When you’re prepping for a job interview, you are trying to play defense before the other team is even on the field. Before you shake hands, sit down, and make small talk with an interviewer, you need to anticipate (at least a little) of what’s coming up in the heart of the interview. Many of those questions will be about your specific qualifications and skills. But you also need to be ready for the more personal, reflective questions, like, “Why are you looking for a new job?” Let’s look at some tips for making sure you have your answer ready to go.
If you’re looking for a job because you lost your previous one, it’s okay to say so. It’s true that the stats are with people who already have a job when they start looking for another, but if you’re cagey about whether you’re still employed and it comes out in a background check that you’re not, well, that makes you look dishonest (even if you’re only trying to avoid looking desperate).
If you lost your job due to a layoff, you can tell the interviewer that your previous company was downsizing or reorganizing—most people have been through that at one time or another and they get it. If you left your previous job for personal reasons, it’s okay to say that too—although you don’t want to go into too many details, given that the interviewer is technically not allowed to use your family status or other protected personal details against you. In a case like that, it’s fine to say that you’ve taken some time off to deal with personal/family issues, and that you’re ready to take your skills and experience and get back in the game.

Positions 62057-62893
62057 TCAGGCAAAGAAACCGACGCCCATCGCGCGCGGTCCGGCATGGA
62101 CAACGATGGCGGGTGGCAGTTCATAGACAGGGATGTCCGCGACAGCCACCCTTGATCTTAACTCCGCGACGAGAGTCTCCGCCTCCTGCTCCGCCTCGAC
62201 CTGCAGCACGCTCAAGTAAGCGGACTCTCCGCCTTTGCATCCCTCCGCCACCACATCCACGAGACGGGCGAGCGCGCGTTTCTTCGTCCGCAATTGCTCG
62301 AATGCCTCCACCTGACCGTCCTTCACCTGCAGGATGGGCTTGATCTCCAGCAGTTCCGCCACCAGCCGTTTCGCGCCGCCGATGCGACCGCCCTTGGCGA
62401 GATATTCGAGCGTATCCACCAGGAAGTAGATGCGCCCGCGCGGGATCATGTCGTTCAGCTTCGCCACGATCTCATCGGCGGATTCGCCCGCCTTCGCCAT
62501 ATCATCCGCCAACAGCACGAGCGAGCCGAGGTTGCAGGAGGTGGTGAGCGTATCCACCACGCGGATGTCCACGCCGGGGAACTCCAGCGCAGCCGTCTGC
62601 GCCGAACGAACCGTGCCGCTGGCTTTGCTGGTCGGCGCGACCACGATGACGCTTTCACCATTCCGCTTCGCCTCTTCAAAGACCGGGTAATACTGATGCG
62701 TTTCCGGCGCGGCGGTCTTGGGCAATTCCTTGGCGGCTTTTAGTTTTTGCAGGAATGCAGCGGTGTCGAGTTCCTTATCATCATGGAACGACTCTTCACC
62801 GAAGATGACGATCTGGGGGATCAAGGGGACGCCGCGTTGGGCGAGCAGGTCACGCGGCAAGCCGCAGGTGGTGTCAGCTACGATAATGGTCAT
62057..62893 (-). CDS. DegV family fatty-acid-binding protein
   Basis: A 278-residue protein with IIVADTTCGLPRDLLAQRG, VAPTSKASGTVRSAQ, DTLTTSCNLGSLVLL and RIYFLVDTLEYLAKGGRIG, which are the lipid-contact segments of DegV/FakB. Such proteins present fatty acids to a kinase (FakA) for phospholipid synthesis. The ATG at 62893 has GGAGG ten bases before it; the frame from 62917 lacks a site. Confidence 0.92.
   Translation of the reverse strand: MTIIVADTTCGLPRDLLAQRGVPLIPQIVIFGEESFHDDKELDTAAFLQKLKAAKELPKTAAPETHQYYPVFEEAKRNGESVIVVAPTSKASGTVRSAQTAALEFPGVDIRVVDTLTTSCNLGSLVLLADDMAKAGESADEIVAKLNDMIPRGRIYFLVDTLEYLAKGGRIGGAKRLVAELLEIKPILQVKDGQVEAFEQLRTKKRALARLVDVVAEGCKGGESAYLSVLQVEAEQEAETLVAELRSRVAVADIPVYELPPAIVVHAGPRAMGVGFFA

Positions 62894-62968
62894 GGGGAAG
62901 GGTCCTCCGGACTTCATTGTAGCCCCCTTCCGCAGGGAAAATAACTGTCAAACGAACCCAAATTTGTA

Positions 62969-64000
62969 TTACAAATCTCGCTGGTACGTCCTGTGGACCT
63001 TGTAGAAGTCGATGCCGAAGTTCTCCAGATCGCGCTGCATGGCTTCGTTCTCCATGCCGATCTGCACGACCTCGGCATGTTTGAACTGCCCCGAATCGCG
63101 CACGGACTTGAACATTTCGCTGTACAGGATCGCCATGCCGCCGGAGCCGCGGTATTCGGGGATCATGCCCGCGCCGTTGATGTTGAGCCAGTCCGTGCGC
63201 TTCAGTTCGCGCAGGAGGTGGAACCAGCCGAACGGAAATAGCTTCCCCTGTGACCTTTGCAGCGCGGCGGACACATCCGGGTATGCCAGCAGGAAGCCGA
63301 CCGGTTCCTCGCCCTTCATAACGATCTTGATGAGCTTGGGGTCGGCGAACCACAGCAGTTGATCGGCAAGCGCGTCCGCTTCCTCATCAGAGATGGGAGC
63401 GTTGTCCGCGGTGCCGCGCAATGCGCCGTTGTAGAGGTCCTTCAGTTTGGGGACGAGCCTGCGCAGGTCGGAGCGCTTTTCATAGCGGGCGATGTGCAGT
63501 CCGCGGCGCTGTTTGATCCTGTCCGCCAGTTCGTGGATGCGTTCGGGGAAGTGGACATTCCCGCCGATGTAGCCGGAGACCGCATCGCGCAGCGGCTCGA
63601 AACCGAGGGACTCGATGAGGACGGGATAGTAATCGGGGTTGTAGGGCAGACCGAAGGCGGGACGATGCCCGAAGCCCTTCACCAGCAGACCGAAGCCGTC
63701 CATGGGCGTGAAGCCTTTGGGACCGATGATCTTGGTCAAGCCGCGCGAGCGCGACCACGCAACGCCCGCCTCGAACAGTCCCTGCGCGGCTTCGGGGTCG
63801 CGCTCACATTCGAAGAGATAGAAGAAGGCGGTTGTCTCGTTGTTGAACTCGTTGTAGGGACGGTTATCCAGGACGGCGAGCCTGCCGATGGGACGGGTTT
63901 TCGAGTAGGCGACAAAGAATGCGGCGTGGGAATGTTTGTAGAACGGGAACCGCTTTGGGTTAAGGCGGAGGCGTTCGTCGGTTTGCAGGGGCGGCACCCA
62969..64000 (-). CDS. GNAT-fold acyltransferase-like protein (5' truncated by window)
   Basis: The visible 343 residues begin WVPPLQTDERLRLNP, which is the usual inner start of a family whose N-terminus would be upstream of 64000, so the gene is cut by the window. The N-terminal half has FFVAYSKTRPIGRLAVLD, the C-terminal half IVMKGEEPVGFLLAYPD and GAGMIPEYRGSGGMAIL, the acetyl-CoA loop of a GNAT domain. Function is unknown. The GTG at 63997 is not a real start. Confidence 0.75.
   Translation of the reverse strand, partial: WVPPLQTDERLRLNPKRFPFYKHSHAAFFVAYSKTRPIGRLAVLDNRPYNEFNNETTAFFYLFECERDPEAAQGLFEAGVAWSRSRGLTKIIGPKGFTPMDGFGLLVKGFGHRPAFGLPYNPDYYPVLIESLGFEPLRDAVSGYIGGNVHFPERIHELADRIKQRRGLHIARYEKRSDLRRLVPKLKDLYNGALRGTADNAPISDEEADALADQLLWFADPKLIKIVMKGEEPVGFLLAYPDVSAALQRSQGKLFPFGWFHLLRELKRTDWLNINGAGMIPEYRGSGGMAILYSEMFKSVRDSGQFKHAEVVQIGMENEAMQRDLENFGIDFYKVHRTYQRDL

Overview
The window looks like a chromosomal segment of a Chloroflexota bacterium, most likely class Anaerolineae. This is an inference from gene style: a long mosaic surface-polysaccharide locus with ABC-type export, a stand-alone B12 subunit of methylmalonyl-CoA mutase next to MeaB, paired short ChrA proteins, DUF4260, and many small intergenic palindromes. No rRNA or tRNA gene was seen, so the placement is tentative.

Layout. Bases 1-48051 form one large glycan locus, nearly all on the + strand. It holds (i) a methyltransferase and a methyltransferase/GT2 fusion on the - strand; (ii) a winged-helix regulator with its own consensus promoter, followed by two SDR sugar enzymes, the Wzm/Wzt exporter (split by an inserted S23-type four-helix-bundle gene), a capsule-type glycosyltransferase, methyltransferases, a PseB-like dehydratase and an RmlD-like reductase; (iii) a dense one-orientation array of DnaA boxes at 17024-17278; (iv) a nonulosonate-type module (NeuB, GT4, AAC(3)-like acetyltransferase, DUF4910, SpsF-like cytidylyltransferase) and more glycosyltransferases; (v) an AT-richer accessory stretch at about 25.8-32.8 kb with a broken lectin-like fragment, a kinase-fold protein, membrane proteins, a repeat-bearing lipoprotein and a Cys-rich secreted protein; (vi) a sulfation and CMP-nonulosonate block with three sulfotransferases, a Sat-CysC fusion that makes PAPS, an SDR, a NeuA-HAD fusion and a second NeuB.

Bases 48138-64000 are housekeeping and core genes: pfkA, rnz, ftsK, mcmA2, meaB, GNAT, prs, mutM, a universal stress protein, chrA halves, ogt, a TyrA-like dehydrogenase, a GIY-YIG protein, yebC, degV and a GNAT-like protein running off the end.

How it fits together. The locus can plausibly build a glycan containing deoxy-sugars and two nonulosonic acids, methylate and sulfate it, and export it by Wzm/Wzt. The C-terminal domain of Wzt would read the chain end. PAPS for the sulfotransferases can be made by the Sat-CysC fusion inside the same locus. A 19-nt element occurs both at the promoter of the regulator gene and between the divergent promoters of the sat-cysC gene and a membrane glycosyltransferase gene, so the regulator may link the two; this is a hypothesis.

…but not too honest.
If you were fired, it’s a little trickier—but you can still finesse it a bit. You can spin it as a “lessons learned” situation where you emerged stronger and smarter, with renewed career goals. The words “it just wasn’t a good fit for me” is a solid baseline, and then you can use that to pivot into a list of the positive reasons why a company or job like this one would be a better match for the assets you bring. But again, remember that if things ended badly at your last job it may come up during the vetting process. It’s better to keep things a little vague rather than offer details that could be seen later as dishonest.
Don’t talk smack about your previous job/employer.
When an interviewer asks you why you’re on the hunt for a new job, they know the answer isn’t going to be “because I love my current job and boss so very much.” However, resist the urge to use this as an opportunity to vent your frustrations. If you hate your job, think about the core reasons why. Is it because you weren’t given enough challenging projects? Were there not enough opportunities for growth and development? Was the company’s culture not a good fit? See this as an opportunity to underline why this job would be a better application for your skills and how you see yourself growing into the role.
When you prepare to talk about why you’re looking for another job, the most important part is finding the right tone somewhere in the middle of “I want more money” and “if I don’t get out of my current job, I’m going to lose my mind.” The interviewer is looking for red flags, true, but they’re also looking to see if you’re able to end one phase of your career and start a new one gracefully and professionally.
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